What if you are attempting to examine a person for discovery or in aid of execution on behalf of a party? According to sub-Rule 34.02(2), you have to either serve the person’s lawyer or effect personal service, but not by means of an alternative to personal service:
Person Examined on Behalf or in Place of Party
(2) Where a person is to be examined for discovery or in aid of execution on behalf or in place of a party, a notice of examination shall be served,
(a) on the party’s lawyer of record; or
(b) on the person to be examined, personally and not by an alternative to personal service. R.R.O. 1990, Reg. 194, r. 34.04 (2); O. Reg. 575/07, s. 20 (2). [emphasis added]
Now it gets tricky. Assume arguendo that you act for a party that has obtained judgment against a corporate defendant. As the judgment creditor’s lawyer, do you serve the notice of examination in aid of execution on the corporation’s lawyer, or one of the corporation’s directors, officers or employees? Consider sub-Rule 60.18(3) which states that you may examine:
(3) An officer or director of a corporate debtor, or, in the case of a debtor that is a partnership or sole proprietorship, a partner or sole proprietor against whom the order may be enforced, may be examined on behalf of the debtor in relation to the matters set out in subrule (2). R.R.O. 1990, Reg. 194, r. 60.18 (3). [emphasis added]
Service on Debtor
(7) Despite clause 34.04 (1) (a) (service on lawyer), a party who is to be examined in aid of execution shall be served with a notice of examination personally or by an alternative to personal service. O. Reg. 377/95, s. 5; O. Reg. 575/07, s. 1. [emphasis added]
But how do we reconcile sub-Rule 34.02(2)—which states that a person to be examined “in aid of execution” on behalf of a party may be served with a notice of examination by serving the party’s lawyer—with sub-rule 60.18(7) which states that service on a lawyer is exempted? Prima facie, one may argue that sub-Rule 34.01(1)(a) and sub-Rule 34.02 differentiate between examination of “a party” and examination of a person “on behalf of a party”. Sub-rule 60.18(7) only restricts service on a lawyer if the person to be examined is a “party”.
So, who then is a “party”? Intuitively, one would first consult the definition section of the RCP, but sub-Rule 1.03 offers no definitive (pun intended) answer. All it says is that a “’person’ includes a party to a proceeding; (‘personne’)”.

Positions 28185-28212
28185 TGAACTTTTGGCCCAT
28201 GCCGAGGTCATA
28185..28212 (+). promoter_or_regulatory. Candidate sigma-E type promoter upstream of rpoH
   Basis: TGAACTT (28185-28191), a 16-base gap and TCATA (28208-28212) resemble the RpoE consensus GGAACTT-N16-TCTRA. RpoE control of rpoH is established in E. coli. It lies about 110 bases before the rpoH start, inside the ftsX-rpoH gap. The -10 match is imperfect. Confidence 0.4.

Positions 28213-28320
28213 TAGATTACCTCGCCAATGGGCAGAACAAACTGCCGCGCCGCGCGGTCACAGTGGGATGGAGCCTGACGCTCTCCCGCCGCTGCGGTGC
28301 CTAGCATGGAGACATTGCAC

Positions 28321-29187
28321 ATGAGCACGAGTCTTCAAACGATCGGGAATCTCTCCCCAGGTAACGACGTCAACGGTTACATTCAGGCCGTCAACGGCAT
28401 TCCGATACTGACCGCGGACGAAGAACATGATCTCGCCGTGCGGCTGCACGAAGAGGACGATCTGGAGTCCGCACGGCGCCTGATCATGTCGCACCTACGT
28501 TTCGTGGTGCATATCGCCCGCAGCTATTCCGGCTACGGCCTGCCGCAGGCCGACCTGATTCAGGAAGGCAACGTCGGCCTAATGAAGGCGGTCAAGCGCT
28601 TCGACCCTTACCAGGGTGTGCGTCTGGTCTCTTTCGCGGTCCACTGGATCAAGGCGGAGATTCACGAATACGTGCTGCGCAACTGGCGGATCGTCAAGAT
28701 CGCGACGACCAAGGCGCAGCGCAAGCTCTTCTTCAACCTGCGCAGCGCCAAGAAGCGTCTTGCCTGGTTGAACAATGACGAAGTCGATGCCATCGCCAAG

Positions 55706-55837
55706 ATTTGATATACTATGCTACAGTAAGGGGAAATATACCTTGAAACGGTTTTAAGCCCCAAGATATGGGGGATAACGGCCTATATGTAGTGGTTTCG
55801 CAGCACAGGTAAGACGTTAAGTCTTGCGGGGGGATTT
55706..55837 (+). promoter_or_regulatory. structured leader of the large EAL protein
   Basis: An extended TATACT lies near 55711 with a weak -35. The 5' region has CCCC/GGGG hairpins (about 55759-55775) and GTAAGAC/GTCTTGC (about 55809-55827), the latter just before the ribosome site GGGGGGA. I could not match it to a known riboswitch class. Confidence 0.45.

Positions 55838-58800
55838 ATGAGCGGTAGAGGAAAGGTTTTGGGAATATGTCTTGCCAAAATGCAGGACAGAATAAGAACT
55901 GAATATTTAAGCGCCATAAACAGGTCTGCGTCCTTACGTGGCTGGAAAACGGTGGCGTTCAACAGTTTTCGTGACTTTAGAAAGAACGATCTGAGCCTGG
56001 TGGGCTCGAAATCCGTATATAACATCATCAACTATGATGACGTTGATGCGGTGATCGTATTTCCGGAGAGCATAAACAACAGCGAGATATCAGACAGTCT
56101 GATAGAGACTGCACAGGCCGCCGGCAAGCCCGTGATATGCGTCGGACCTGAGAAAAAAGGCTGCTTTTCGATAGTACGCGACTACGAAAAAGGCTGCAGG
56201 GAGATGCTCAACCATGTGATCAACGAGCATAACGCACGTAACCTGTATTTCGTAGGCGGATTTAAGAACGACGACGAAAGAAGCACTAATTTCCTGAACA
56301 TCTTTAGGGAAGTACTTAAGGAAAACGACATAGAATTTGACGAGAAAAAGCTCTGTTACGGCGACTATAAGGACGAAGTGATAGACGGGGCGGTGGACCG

You have to dig deeper and consider Rule 36-Taking Evidence for Trial:
36.01 (1) In this rule,
“party” includes a party to a pending or intended proceeding. O. Reg. 8/07, s. 1.
36.02 (1) Subject to subrule (2), Rule 34 applies to the examination of a witness under rule 36.01, unless the court orders otherwise, and, for the purpose, a reference in Rule 34 to a party includes a reference to a party to a pending or intended proceeding. O. Reg. 8/07, s. 2.
(2) A witness examined under rule 36.01 may be examined, cross-examined and re-examined in the same manner as a witness at trial. R.R.O. 1990, Reg. 194, r. 36.02 (2). [emphasis added]
Now that you’ve followed me all the way down the rabbit hole, the journey finally ends here:
USE AT TRIAL
36.04 (1) In subrules (2) to (7), where an action,
(a) is brought by or against a corporation, “party” includes an officer, director or employee of the corporation;
The bottom-line: If you intend to examine a director, officer or employee of a corporate judgment debtor in aid of execution, you must serve your notice of examination personally or by an alternative to personal service, but not by service on the lawyer for the corporate judgment debtor.
Admittedly, this analysis is neither a paradigm shift nor a game-changer, but it does demonstrate that it takes more than blind faith to be a lawyer: READ THE RULES AND YOU WILL AVOID THE POOL OF TEARS.